This is why workers shoot their employers - Mark Ames

Short piece giving context to workplace killings and arguing that it's not enough to handwring.

This is infuriating: According to today’s New York Times, most low-wage workers in America are victims of routine theft. The thieves: wealthy employers, who steal on average 15% of their low-wage employees’ pay by routinely underpaying them for their work, according to a new report.

Huge numbers of America’s low-wage workers don’t even earn minimum wage for their work. Only 20% of these wage-slaves dare to complain or consider starting or joining a union–and of those who do, nearly half suffer illegal punishment at the hands of their bosses and/or companies, either suspended or fired. And of course, the companies never worry that the government will do anything to them for illegally stomping on America’s vulnerable, because you know, government is a bad, bad thing.

We live in Dickensian times again, folks, except that ours is a degraded Dickens: our Dickensian victims don’t evince any of the pathos of Dickens’ 19th century characters, because officially, none of this is even happening. And if it is happening, it’s their own damn fault.

So to repeat: the average low-wage worker is the victim of corporate theft every week–his wealthy company steals 15% of his wages as a matter of routine. It happens all the time–most workers say their company robbed them as recently as last week!

I’ve been studying this kind of 21st century Dickensian exploitation in America for several years now, because so many “going postal” shootings over the past 25 years took place in companies where this kind of exploitation is rampant–from the massacre in Alabama earlier this year, where both the shooter and his mother were part of an infuriating class-action lawsuit against Pilgrim’s Pride chicken for stiffing low-wage employees out of their earnings (Pilgrim’s Pride billionaire founder Bo Pilgrim eventually sought and was granted bankruptcy protection), to the very first modern workplace massacre in Louisville, Kentucky, where the shooter was fighting a long, losing battle against management over numerous violations and government warnings which the company casually dismissed–until the day of the massacre.

For me the most incredible moment in today’s New York Times article on how badly low-wage workers get fucked was how surprised the researchers were to learn how often it happens:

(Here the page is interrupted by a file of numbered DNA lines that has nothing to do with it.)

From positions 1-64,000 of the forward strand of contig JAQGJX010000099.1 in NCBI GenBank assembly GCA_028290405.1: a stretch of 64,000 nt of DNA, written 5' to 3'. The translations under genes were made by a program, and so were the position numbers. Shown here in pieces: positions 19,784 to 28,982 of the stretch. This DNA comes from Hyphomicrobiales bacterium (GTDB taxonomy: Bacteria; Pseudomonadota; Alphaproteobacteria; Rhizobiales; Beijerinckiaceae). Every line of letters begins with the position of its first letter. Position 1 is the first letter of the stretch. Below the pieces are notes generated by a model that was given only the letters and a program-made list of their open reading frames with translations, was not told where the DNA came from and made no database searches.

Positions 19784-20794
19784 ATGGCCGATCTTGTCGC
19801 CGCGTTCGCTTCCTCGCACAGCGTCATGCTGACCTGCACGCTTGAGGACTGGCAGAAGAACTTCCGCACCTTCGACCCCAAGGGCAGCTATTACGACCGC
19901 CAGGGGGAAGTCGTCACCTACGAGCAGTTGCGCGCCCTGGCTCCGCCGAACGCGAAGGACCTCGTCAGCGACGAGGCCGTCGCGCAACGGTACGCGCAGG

“We were all surprised by the high prevalence rate,” said Ruth Milkman, one of the study’s authors and a sociology professor at the University of California, Los Angeles, and the City University of New York.

Reading this article reminded me again of a common meme among the smug “I see through the bullshit” / “I’m neither right nor left” cheeseheads that we at The eXile and eXiled Online always had to hear: before the 2008 crisis, the answer to why there aren’t larger uprisings in America was always, “The working class has been bought off. Everyone just wants a plasma TV.” Now that it’s no longer merely leftwing to recognize how foolishly deluded that kind of thinking was, this meme has morphed into an equally idiotic “they don’t rise up because there’s no way to win!” It’s as though ours is the first generation ever to face bad odds when fighting for our rights.

The problem, as I see it, is that everyone’s looking for a way to avoid looking at this for what it is. Instead everyone’s energy is spent looking for a cheap shortcut around what is really a straight-forward horror story, our horror story. And the cleverest of all keep falling into that safe, comfortable trap of cheap cynicism– the “soporific” that Nietzsche warned of.

To quote Ray Midge in Dog of the South: “We’re worse than our fathers, Dupree. We don’t even look like them.”

From Exiled Online.

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Jan 21 2013 15:58


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